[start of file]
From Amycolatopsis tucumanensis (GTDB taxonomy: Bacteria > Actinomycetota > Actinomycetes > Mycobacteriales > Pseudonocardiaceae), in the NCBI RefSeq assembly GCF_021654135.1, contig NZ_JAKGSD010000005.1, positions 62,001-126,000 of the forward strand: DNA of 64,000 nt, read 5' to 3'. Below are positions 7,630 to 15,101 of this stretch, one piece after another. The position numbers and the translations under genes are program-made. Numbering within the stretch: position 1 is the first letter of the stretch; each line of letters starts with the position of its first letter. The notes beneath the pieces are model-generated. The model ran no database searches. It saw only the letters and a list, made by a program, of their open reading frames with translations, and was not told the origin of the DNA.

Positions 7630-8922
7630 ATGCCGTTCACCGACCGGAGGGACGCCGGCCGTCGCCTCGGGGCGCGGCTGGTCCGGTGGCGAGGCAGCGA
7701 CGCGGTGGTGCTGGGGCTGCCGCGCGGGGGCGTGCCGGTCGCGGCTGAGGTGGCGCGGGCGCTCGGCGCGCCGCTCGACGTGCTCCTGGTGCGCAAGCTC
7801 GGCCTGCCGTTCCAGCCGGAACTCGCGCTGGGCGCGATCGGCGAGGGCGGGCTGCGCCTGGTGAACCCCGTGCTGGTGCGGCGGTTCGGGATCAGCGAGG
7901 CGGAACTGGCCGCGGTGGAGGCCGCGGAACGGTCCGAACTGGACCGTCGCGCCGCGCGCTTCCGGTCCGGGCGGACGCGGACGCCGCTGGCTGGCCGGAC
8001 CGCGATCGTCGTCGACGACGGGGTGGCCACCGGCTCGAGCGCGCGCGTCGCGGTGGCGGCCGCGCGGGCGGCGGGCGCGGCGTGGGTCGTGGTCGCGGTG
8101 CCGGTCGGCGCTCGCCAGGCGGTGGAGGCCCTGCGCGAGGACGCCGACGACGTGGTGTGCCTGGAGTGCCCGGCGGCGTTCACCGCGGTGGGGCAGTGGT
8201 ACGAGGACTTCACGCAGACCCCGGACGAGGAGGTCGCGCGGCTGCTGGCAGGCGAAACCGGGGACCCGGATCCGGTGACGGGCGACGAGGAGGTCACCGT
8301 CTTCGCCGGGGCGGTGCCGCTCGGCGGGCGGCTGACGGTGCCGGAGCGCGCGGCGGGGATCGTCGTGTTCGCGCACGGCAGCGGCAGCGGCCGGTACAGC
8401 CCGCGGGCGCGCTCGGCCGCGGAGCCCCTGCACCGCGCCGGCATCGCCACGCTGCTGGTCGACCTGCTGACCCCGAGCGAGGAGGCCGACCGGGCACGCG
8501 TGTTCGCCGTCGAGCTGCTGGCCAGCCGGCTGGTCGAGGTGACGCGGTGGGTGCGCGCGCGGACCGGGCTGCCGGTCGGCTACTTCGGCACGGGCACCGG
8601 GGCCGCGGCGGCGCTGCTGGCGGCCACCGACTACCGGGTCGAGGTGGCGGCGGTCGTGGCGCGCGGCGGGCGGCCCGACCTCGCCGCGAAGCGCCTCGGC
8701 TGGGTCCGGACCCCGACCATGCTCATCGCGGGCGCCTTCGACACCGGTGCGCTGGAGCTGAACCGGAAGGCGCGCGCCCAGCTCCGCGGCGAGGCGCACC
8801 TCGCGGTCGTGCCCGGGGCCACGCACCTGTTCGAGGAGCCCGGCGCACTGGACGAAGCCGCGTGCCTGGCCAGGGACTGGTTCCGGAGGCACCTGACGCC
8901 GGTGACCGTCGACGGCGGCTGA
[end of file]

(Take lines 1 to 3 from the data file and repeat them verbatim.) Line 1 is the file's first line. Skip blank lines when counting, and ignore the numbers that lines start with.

From Amycolatopsis tucumanensis (GTDB taxonomy: Bacteria > Actinomycetota > Actinomycetes > Mycobacteriales > Pseudonocardiaceae), in the NCBI RefSeq assembly GCF_021654135.1, contig NZ_JAKGSD010000005.1, positions 62,001-126,000 of the forward strand: DNA of 64,000 nt, read 5' to 3'. Below are positions 7,630 to 15,101 of this stretch, one piece after another. The position numbers and the translations under genes are program-made. Numbering within the stretch: position 1 is the first letter of the stretch; each line of letters starts with the position of its first letter. The notes beneath the pieces are model-generated. The model ran no database searches. It saw only the letters and a list, made by a program, of their open reading frames with translations, and was not told the origin of the DNA.

Positions 7630-8922
7630 ATGCCGTTCACCGACCGGAGGGACGCCGGCCGTCGCCTCGGGGCGCGGCTGGTCCGGTGGCGAGGCAGCGA